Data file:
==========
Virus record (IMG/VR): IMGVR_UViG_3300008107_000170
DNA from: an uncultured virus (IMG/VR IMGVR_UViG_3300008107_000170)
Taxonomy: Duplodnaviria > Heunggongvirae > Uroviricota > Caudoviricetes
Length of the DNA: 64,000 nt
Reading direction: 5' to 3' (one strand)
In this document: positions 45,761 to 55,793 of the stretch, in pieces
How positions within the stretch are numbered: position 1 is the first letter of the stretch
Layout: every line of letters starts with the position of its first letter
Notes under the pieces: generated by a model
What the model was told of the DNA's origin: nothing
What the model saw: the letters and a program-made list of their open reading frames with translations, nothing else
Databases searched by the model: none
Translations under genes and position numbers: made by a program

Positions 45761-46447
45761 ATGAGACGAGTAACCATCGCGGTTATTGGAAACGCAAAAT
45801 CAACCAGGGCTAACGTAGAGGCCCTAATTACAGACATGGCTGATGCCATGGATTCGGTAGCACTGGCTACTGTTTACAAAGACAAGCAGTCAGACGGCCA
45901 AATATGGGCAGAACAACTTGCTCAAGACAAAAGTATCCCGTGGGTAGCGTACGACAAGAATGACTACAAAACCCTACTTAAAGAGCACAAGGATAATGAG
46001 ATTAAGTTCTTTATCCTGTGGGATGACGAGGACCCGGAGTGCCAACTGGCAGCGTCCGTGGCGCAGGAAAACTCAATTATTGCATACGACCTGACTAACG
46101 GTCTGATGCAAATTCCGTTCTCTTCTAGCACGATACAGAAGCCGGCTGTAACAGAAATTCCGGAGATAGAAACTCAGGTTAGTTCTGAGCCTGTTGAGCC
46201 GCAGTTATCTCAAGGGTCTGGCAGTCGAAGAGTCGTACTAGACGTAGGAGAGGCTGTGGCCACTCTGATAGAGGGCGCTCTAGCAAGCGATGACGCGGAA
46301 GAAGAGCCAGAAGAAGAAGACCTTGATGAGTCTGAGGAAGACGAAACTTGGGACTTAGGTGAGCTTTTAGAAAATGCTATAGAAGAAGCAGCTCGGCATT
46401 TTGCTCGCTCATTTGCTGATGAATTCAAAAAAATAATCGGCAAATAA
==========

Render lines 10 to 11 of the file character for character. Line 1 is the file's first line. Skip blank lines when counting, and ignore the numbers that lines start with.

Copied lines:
What the model was told of the DNA's origin: nothing
What the model saw: the letters and a program-made list of their open reading frames with translations, nothing else